Auris Skye adds AirPlay and DLNA to 30-pin speaker docks (hands-on)
Who says you can't teach an old dock new tricks? This little dongle adds wireless capabilities, though some of them are glitchy.
If you've been vested in the iDevice ecosystem for a while, you probably own a speaker dock that has a 30-pin connector -- one that is now incompatible with your current-generation iPhone, iPad, or iPod Touch. Those newfangled Lightning ports make docking out of the question.
So, what happens to that perfectly good speaker? Craigslist? Garage sale? Landfill?! (Horrors.) If it's a higher-end speaker that you want to keep using, consider giving it a wireless makeover. The Auris Skye is a small receiver that endows 30-pin speaker docks with AirPlay, DLNA, and Wi-Fi Direct capabilities.
If that sounds familiar, you might be thinking of, a similiar product. But the Skye promises at least two advantages over the Stone, including versatility and price.
About the size of a matchbook, the Skye slips onto the 30-pin connector, which powers the receiver. From there you run through a pairing process via the Auris Skye app, after which your speaker appears as an AirPlay device -- easy-peasy.
Well, in theory. I had trouble with my initial AirPlay pairing, as the app (which was and still is in beta) kept asking me for my Wi-Fi network password, even though it doesn't have one. What's more, I found it difficult to see the tiny status LED atop the Skye, which isn't very bright (perhaps because it's emanating from a tiny hole). Ultimately I had to reset the unit by inserting a paperclip into that hole. Thankfully, after that the Skye setup went smoothly, and I was able to stream tunes from both my iPhone and iTunes on my PC.
Unfortunately, I had problems getting the gizmo to work with DLNA sources. Windows Media Player (in Windows 8) could detect the Skye, but any attempts to play music resulted in error messages about media compatibility. (I was testing with ordinary MP3 files.) Likewise, I tried several Android apps that offer DLNA features, including 2Player 1.0, BubbleUPnP, and Streambels. The results, respectively, were total failure to play; sporadic playback; and the same error as Windows Media Player. Auris recommends using iTunes (and AirPlay) if you want to stream music from your PC and could offer no remedies for the issues I encountered.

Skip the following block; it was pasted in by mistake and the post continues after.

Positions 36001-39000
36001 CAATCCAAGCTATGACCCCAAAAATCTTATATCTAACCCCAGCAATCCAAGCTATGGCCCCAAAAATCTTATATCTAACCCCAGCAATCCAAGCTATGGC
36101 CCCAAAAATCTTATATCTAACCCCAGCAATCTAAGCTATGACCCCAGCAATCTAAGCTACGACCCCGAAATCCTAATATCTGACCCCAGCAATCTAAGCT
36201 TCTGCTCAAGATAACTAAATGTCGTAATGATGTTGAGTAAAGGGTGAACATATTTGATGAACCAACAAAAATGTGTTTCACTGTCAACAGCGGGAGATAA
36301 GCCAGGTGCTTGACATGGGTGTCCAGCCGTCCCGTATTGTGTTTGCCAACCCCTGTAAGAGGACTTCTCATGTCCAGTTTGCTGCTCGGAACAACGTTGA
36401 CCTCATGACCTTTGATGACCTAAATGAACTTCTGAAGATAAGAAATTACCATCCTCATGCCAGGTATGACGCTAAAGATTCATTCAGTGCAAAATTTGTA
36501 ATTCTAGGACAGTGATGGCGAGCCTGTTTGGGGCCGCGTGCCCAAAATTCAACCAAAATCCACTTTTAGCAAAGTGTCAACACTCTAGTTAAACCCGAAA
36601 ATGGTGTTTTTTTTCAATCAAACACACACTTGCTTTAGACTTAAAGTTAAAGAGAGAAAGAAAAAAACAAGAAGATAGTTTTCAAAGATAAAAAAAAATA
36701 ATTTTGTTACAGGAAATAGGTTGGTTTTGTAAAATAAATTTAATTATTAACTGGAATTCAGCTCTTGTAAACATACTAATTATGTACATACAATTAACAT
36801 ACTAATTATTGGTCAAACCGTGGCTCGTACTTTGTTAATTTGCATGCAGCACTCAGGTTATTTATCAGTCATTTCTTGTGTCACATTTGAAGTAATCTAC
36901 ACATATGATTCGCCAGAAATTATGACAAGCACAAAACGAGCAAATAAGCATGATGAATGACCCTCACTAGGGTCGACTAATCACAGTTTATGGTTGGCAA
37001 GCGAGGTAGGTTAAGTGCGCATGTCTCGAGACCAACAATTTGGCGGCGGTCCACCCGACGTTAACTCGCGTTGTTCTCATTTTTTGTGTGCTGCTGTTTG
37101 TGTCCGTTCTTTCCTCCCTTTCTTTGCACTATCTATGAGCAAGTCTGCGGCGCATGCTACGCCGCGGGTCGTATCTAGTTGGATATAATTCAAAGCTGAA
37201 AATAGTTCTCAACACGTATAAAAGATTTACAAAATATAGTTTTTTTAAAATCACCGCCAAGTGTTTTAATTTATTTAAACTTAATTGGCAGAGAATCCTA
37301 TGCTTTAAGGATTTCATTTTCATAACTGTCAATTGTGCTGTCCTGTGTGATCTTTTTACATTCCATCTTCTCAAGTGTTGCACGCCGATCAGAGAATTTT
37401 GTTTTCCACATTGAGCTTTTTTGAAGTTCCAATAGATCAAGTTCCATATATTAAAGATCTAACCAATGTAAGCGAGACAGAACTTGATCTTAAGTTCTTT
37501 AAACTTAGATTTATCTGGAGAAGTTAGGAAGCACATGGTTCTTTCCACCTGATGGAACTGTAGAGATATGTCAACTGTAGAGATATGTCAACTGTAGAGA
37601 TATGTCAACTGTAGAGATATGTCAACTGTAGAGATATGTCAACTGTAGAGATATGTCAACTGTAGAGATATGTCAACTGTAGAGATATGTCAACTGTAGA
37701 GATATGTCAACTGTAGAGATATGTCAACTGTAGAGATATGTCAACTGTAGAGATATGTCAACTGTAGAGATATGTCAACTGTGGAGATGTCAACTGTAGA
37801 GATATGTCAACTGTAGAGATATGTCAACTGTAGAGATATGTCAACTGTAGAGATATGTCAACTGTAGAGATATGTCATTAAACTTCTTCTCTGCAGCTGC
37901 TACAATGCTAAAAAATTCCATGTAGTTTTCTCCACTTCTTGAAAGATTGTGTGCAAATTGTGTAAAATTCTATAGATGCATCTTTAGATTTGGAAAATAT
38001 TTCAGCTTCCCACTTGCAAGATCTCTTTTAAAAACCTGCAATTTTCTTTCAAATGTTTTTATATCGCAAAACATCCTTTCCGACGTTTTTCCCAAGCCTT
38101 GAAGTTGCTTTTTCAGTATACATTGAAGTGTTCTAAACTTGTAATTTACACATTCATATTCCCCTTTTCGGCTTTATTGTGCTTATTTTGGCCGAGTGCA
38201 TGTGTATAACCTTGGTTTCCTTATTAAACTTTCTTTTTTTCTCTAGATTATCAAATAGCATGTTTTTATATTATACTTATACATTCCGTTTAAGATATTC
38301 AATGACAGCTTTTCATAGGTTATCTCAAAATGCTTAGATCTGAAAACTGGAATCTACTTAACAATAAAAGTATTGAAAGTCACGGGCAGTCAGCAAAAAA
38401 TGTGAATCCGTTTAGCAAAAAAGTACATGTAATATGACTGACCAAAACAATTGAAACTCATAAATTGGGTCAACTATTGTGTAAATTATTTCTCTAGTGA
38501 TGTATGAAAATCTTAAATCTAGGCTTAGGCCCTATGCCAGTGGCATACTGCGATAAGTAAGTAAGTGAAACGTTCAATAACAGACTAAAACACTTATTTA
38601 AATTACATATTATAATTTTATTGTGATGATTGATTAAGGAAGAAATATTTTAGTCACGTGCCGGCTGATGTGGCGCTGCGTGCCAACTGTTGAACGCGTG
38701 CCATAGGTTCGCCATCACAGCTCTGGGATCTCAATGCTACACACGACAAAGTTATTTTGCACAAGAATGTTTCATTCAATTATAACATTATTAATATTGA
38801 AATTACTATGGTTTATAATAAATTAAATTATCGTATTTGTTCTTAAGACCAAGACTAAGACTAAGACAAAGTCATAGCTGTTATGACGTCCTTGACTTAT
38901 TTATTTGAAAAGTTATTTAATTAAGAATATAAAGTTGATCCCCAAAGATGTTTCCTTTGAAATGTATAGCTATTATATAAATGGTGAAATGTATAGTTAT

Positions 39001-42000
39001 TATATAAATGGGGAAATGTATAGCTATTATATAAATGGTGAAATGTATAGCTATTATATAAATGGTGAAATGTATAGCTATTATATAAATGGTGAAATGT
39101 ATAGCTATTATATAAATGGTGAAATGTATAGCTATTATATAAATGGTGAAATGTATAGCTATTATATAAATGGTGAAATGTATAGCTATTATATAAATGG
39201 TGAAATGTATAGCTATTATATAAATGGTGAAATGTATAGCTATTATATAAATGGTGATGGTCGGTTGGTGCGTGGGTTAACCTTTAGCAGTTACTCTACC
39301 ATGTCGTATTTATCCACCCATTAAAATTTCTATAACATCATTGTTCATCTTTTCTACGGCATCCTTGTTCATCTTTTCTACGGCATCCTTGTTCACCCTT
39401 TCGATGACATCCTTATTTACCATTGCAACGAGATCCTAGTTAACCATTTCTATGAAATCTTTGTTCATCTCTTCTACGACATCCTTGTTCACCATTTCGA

Your mileage may vary, but if you're purchasing the Skye expressly for use as a DLNA receiver, I would advise against it.
But as an AirPlay receiver, it works quite well. And there are a couple advantages to choosing this over, say, a Bluetooth receiver that plugs into your speaker's line-in jack. For one thing, audio fidelity: Bluetooth relies on compression to transmit audio, while AirPlay does not. For another, range: While Bluetooth has an effective range of about 30 feet, AirPlay keeps the music playing so long as both your device and your receiver are within range of your router. That means you can easily move between rooms without the music cutting out.
The Skye is available now for preorder, with an expected ship date of January 2014. (Backers of the original Kickstarter project can expect theirs next month.) The price is set at $73.99, though you can get two for a slight discount of $139.98.
Your thoughts? Would you like being able to convert an old speaker dock to AirPlay? If so, is this a reasonable price to make that happen?